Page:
|The agentTool Project|
This site is archived for historical purposes only. We no longer support agentTool 1 and agentTool 2. Please visit the agentTool III homepage.
agentTool is a Java-based graphical development environment to help users analyze, design, and implement multiagent systems. It is designed to support the Multiagent Systems Engineering (MaSE) methodology. The system designer defines high-level system behavior graphically using the Multiagent Systems Engineering methodology. The system design defines the types of agents in the system as well as the possible communications that may take place between agents. This system-level specification is then refined for each type of agent in the system. To refine an agent, the designer either selects or creates an agent architecture and then provides detailed behavioral specification for each component in the agent architecture.
Once the system has been completely specified, the designer generates the code for the agent system. It is at this point that the designer actually defines the underlying framework and any implementation specific communication and security protocols. These are automatically built into the code during system synthesis. To take advantage of pre-existing software components, agentTool also uses a library of AI components. Each component has a formal definition which allows an agentTool designer to determine if the component meets the requirements of the specified agent. In this way agentTool only has to synthesize code for components that are not already implementable via component reuse.
agentTool was developed using Java 1.3 and runs best on Windows platform, although it has been run successfully on other Java compatible platforms.
Long Term Objectives
The long term objective of this research is to show that by using automated software synthesis techniques, intelligent agents can be developed that implement security and communication protocols in a provably correct manner. This research will also provide a mechanism to abstract the precise security and communication protocols so that the agent developer will not have to worry about them when specifying agent behavior. Also, assuming multiple security and communication protocols exist, an agent whose behavior is specified in such a system would be able to be generated using various combinations of security and communication requirements.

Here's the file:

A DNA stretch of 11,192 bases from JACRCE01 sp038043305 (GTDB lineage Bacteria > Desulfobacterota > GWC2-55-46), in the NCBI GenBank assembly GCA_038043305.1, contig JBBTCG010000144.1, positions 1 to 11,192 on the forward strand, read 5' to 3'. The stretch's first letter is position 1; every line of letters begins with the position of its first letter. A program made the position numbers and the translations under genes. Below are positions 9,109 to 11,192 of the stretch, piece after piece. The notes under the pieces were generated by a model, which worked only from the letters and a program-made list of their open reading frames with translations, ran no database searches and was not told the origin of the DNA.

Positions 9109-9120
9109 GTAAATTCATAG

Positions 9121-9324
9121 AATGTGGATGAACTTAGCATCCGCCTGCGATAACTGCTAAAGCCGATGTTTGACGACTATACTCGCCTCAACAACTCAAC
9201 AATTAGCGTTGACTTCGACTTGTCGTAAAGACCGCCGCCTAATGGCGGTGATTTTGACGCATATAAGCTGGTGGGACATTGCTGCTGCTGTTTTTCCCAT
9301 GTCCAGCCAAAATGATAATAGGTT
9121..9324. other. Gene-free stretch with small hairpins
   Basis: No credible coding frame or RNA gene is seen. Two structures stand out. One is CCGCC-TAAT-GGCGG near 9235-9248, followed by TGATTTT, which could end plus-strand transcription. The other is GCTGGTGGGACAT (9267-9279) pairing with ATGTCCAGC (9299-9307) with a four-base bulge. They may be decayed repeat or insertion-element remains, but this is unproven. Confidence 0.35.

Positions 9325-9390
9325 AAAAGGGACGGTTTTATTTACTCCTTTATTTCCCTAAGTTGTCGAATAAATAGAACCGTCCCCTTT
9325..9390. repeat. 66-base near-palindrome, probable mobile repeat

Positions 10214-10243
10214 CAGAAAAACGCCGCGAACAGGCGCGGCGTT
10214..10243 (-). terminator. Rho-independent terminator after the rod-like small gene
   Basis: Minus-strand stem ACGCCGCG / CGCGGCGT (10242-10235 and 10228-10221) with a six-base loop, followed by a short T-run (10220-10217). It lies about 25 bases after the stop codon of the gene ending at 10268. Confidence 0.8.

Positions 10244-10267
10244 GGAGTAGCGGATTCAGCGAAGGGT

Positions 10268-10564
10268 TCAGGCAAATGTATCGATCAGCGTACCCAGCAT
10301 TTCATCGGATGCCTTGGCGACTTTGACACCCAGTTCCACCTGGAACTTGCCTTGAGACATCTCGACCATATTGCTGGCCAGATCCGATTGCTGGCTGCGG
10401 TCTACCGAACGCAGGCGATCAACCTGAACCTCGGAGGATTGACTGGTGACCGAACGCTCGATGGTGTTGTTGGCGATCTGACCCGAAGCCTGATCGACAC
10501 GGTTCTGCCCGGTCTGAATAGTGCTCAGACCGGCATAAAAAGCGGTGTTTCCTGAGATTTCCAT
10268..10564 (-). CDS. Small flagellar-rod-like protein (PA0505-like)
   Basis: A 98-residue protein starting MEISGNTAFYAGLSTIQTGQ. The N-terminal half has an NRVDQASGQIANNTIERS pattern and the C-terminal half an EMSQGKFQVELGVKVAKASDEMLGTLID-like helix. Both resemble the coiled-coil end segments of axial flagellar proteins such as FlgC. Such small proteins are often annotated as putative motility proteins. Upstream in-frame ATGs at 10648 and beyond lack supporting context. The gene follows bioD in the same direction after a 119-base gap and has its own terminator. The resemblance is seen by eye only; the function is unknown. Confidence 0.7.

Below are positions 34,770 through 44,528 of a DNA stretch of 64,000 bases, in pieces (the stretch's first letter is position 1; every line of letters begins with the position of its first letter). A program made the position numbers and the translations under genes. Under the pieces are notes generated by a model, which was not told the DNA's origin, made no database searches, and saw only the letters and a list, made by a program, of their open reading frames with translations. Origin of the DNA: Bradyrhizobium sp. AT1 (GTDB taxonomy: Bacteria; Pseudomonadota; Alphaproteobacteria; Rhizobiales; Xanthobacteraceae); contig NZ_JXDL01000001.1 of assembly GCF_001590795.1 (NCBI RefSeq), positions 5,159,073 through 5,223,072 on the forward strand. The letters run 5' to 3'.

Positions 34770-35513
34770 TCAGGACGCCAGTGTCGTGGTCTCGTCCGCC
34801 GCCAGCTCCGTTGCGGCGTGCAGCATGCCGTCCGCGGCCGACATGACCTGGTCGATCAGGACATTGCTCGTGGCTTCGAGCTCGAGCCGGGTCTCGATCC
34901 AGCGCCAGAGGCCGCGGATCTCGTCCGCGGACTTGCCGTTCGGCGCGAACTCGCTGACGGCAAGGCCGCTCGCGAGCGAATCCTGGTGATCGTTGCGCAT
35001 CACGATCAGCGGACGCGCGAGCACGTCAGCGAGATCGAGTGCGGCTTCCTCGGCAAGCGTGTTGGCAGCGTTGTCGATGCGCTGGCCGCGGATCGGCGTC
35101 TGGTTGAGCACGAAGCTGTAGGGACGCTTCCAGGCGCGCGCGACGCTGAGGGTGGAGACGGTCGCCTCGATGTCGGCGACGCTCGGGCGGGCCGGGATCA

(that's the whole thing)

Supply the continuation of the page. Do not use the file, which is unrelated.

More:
Our approach is to apply the general knowledge-based software synthesis approach discussed above to the intelligent agent domain. We have gained significant experience over the last few years attempting to apply knowledge-based synthesis in a domain-independent manner. Application of this knowledge to the intelligent agent domain will stress previously developed theories and necessitate the creation of new concepts and tools to solve domain-unique problems.
Questions to be Explored:
We will show that intelligent agents can be semi-automatically synthesized from behavioral specifications that incorporate required communication and security protocols and that these agents can be successfully integrated into intelligent agent applications.
This research is sponsored by AFOSR.